Kaspersky has released new survey results showing that one third of crypto owners in the U.S. have experienced theft of their currency or other assets, at an average cost of $97,583. This, and other findings, are part of a new report, “Crypto Threats 2023,” based on a survey of 2,000 American adults in October 2022.
Crypto trading has skyrocketed in popularity in recent years. Twenty-four percent of respondents to the survey said they currently own cryptocurrency or other crypto assets. However, scammers are continuously seeking new ways to capitalize on that popularity and defraud users, with tactics such as impersonating legitimate exchanges or launching phishing attacks to steal login credentials. They also use cryptojacking malware to generate currency by stealing computing resources from unknowing victims.
One-third of respondents who said they own or have owned cryptocurrency or other crypto assets said they have fallen victim to a fraudulent crypto-related website, app, or investment scam at some point. Among those victims, 19% said they experienced identity theft as a result, while 27% had payment details stolen and money taken from their bank account.
“From fake apps to cryptojacking, there is a long list of threats lurking online to target cryptocurrencies,” said Marc Rivero, senior security researcher at Kaspersky’s Global Research and Analysis Team. “Without any regulation or established common knowledge, people need to take care to protect themselves. This survey data shows a lot of people are getting their crypto stolen and even experiencing identity theft. Users should keep a close eye out for scams, and should employ any extra security measures that are available to them, such as multi-factor authentication.”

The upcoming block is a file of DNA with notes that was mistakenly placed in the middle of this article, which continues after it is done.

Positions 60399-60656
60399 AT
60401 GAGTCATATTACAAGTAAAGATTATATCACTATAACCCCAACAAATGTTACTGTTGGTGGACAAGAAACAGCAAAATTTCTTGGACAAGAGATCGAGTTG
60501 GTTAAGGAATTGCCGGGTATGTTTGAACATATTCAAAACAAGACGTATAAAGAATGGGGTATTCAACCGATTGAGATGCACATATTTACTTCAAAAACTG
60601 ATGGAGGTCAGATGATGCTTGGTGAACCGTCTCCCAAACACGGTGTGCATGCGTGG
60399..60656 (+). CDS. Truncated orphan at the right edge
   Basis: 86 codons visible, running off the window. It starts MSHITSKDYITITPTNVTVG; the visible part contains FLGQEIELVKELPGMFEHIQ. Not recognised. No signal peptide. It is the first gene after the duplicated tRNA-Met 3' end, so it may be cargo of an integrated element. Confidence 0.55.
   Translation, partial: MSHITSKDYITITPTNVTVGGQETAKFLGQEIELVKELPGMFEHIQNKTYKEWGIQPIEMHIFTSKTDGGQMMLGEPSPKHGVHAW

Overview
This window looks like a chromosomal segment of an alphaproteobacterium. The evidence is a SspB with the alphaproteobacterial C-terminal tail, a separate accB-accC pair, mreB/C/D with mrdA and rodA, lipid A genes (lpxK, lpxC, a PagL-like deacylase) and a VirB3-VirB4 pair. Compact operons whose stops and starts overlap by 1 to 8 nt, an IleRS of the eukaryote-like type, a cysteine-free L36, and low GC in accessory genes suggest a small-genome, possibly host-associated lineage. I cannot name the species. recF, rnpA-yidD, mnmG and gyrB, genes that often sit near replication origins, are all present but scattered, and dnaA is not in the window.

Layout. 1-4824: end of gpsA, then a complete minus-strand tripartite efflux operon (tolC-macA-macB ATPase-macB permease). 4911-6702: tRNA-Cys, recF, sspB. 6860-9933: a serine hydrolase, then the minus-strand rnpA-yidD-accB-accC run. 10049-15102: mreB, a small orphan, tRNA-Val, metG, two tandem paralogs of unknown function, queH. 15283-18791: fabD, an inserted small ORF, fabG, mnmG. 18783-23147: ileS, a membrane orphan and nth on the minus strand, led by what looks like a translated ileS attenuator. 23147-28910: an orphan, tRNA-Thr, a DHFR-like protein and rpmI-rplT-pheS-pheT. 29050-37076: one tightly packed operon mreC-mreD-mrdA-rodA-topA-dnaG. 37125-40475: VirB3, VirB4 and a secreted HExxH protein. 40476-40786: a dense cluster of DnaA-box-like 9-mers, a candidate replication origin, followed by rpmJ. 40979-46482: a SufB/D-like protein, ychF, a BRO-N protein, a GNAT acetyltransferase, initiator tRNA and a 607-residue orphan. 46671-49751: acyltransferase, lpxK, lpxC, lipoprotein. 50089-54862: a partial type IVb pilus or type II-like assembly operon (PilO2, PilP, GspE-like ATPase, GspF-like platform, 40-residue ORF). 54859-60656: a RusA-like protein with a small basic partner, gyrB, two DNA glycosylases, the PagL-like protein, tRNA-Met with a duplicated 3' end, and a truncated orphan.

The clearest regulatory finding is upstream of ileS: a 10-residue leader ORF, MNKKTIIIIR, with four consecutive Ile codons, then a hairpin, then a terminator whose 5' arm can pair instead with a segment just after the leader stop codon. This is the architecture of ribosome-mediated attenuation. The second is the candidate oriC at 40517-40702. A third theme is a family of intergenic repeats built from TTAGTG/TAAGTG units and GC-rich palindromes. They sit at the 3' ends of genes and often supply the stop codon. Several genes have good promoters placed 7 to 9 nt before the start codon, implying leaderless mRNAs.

The survey revealed that there is often more that users could be doing to protect their crypto assets. On average, respondents said the last time they checked on their crypto investments was six weeks ago. Twenty-seven percent of users said they keep their crypto stored in an exchange account with no added protection, while only 34% use multi-factor authentication to protect their account. Only 15% of users said they use a “cold wallet,” storing their crypto in external storage not connected to the internet. Thirty-two percent of respondents who own or have owned cryptocurrency or other crypto assets said they have lost access to a crypto-related account at some point.
The survey also yielded some interested findings with respect to age differences among crypto traders. Thirty-six percent of respondents aged 25-44 said they currently own cryptocurrency or crypto assets, compared to just 10% of respondents aged 55 and up. Older respondents who do own crypto, however, appeared to be doing a much better job at protecting their assets. Just 8% of crypto owners aged 55+ said they have had cryptocurrency or a crypto asset stolen, and only 14% in that age group said they have fallen victim to a fraudulent crypto-related app, website or investment scam. Meanwhile, nearly half (47%) of crypto owners aged 18-24 said they had been victimized by theft, with 46% saying they’ve fallen victim to a scam.
Channel partners may come into contacts with individuals within client companies who are engaged in crypto. These people should be encouraged to use strong and unique passwords for each crypto accounts, be wary of suspicious emails and links, and refrain from sharing private keys.